HawkEye Reborn v8.0 and v9.0, the latest iterations of the old but notorious keylogging malware, were spotted in spam campaigns targeting business users. IBM X-Force researchers reported spam campaigns that used the keylogging malware variants to steal account credentials and sensitive data, which could be leveraged later on for separate attacks such as account takeovers or business email compromise (BEC) scams. Apart from stealing the abovementioned information, it can also download additional malware variants to infected machines.
Similar campaigns have been observed by Trend Micro in the past. In an in-depth research, Trend Micro researchers discovered that operators used the keylogging malware to search for bigger targets by gathering more information about their victim’s business contacts, affiliates, and partners to launch scams. The scheme required monitoring compromised business emails and hijacking transactions by providing alternative payment details, routing the payments straight to fraudulent accounts set up by the operators.
Socially engineered and malware-ridden emails used to prey on businesses
The IBM X-Force researchers spotted the campaigns that deployed HawkEye Reborn v8.0 and v9.0 in April and May 2019. In their analysis, they noted that the operators focused on sending malware-ridden emails to businesses from industries such as transportation and logistics, import and export, marketing, agriculture, and healthcare. Emails that carried the latest iterations of the keylogging malware posed as emails from legitimate organizations.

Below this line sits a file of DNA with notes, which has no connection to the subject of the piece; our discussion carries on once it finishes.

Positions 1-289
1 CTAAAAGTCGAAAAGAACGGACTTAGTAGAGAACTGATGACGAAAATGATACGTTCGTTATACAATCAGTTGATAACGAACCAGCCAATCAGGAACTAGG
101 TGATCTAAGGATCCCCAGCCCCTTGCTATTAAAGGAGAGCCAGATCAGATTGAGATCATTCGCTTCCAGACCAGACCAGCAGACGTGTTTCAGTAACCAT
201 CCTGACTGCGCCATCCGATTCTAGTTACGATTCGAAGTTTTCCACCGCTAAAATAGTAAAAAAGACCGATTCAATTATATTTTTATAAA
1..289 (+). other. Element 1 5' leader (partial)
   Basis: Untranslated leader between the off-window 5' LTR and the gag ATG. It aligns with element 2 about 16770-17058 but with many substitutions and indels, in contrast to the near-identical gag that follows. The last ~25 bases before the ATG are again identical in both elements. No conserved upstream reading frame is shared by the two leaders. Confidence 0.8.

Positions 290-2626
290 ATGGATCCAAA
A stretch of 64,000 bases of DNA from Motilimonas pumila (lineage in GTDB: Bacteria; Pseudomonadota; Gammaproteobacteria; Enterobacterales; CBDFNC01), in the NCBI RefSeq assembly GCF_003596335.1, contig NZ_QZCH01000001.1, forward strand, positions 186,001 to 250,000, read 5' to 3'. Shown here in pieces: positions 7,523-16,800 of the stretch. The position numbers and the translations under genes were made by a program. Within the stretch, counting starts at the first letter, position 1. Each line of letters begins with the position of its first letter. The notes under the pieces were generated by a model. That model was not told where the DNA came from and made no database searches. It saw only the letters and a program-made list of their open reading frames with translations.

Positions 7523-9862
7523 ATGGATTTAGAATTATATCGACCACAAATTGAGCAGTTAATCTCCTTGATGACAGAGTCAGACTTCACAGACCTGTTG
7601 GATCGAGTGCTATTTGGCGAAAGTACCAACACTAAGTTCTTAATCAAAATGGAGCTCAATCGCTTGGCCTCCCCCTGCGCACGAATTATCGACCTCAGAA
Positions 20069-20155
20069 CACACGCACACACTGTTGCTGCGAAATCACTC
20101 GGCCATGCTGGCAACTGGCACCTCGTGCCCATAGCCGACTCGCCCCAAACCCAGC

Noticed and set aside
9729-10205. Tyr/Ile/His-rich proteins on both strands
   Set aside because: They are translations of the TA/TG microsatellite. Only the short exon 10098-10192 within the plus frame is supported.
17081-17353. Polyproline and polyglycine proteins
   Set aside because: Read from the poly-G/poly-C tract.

The campaign that deployed HawkEye Reborn v8.0 specifically spoofed a large bank in Spain. Analysis of a sample for that campaign showed that the content of the email body tries to lure the recipient into opening a malicious attachment named MT103_Swift Copy_TT20180226 pdf.png.zip. The file attachment is a .lnk file that was originally converted from PDF format, and then to PNG, before finally being converted into LNK. In contrast, the HawkEye Reborn v9.0 emails had the payload disguised in a direct macro-on-open Excel file.
The HawkEye Reborn v9.0-carrying emails were received by users in Spain, the United States, and the United Arab Emirates while the v8.0 samples were specific to Spain. Interestingly, the IP addresses where the emails originated from were different but in the same class C network: v8.0 was traced to IP addresses from Estonia, v9.0 from Estonia, France and India.
Machine learning-powered security solutions for advanced email threats
The resurgence of HawkEye, which is carried out via email, should remind business users to practice good emailing habits. For starters, organizations should inform employees of ways to stay protected from email threats so no security holes can be opened for cybercriminals to exploit.
Organizations can also look into using the Trend Micro™ Cloud App Security™ solution, an additional email security layer that can be integrated into existing email gateways. Cloud App Security uses machine learning to detect advanced malware variants hidden in Office 365 or PDF documents. Artificial intelligence (AI) and computer vision technology are also used to prevent account takeover attacks by helping detect and block credential phishing schemes, for example, fake login pages that impersonate popular brands. Meanwhile, Writing Style DNA is a technology that helps detect email impersonation tactics used in BEC and similar scams by using machine learning to recognize the DNA of a user’s writing style based on past emails.
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